Performing rights organizations

Performing rights organizations collect license fees on behalf of their clients, and distributes them as royalties to those members whose works have been performed; composers, songwriters, lyricists, and music publishers. Three main types of liscenses are issued: Mechanical liscenses for record companies to release albums and singles; performance liscenses for whenever the songs are performed live or played on radio and TV or heard in hotels, bars, theatres, etc.; synchronization liscenses for music for use in film, television, advertising and multimedia. [1,2]

These organizations are non-profit. Each country generally has at least one such organization, though sometimes there may be more. Sometimes one organization does not cover all the various liscenses. In the UK, MCPS issue liscenses for recorded music (CD, DVD, radio, TV, etc.), while PRS issue liscenses for public performance. (These two companies formed MCPS-PRS Alliance in 1997, but they still take care of their respective areas.) There are also organizations which cover larger regions, like Europe or Scandinavia. These international organizations represent the national organizations. [1,2]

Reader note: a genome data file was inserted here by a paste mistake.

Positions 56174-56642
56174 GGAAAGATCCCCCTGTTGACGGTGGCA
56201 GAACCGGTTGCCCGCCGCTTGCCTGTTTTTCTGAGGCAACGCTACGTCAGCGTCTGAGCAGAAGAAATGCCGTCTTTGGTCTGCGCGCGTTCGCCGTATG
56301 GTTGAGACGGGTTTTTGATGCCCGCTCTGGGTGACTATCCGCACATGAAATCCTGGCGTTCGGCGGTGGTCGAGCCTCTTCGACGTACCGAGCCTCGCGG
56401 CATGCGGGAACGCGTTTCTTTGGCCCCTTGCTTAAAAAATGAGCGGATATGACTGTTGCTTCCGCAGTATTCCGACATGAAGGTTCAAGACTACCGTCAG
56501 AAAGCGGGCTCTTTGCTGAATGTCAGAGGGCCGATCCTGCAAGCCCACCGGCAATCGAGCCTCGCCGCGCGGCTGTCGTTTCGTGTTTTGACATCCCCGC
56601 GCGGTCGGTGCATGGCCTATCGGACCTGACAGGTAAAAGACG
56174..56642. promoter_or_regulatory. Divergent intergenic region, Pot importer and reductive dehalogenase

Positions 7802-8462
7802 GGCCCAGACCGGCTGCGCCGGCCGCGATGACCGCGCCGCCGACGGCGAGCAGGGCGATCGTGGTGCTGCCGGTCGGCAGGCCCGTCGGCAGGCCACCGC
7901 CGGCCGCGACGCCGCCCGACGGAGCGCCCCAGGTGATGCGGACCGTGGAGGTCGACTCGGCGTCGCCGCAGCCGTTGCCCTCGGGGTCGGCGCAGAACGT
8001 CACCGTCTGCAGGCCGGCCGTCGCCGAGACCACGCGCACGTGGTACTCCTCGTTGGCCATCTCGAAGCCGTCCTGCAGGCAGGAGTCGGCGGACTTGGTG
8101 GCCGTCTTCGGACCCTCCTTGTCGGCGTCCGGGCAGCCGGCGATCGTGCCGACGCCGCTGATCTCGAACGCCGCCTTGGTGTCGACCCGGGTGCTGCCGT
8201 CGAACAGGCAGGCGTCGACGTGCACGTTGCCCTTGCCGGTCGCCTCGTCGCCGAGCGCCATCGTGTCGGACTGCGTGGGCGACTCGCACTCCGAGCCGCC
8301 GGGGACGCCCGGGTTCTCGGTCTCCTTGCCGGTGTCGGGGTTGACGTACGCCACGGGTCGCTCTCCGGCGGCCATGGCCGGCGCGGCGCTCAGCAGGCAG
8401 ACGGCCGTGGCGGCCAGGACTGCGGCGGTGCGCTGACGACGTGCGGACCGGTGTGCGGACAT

While matrix and IFPI codes help us to determine where an item was manufactured, it gives little insight about where it was released. This can be found out by finding the performing rights organization(s) which issued the liscense to release the music, which is written on the disc and/ or the back insert. Below is a list of several such organizations. Most of them have been compiled from BIEM [1]. As I have not researched the respective areas of each organization, some of these may not offer liscenses for recorded media (mechanical), so you may never find them on a disc. In addition, not all releases mention the performing rights organization, maybe because it is not as strict in all countries. For example, it is mandatory to print them on items released in France, Italy, and Spain, but on many British Nirvana releases from around 1990 there are no mention of any performing rights organization.

Some performing rights organizations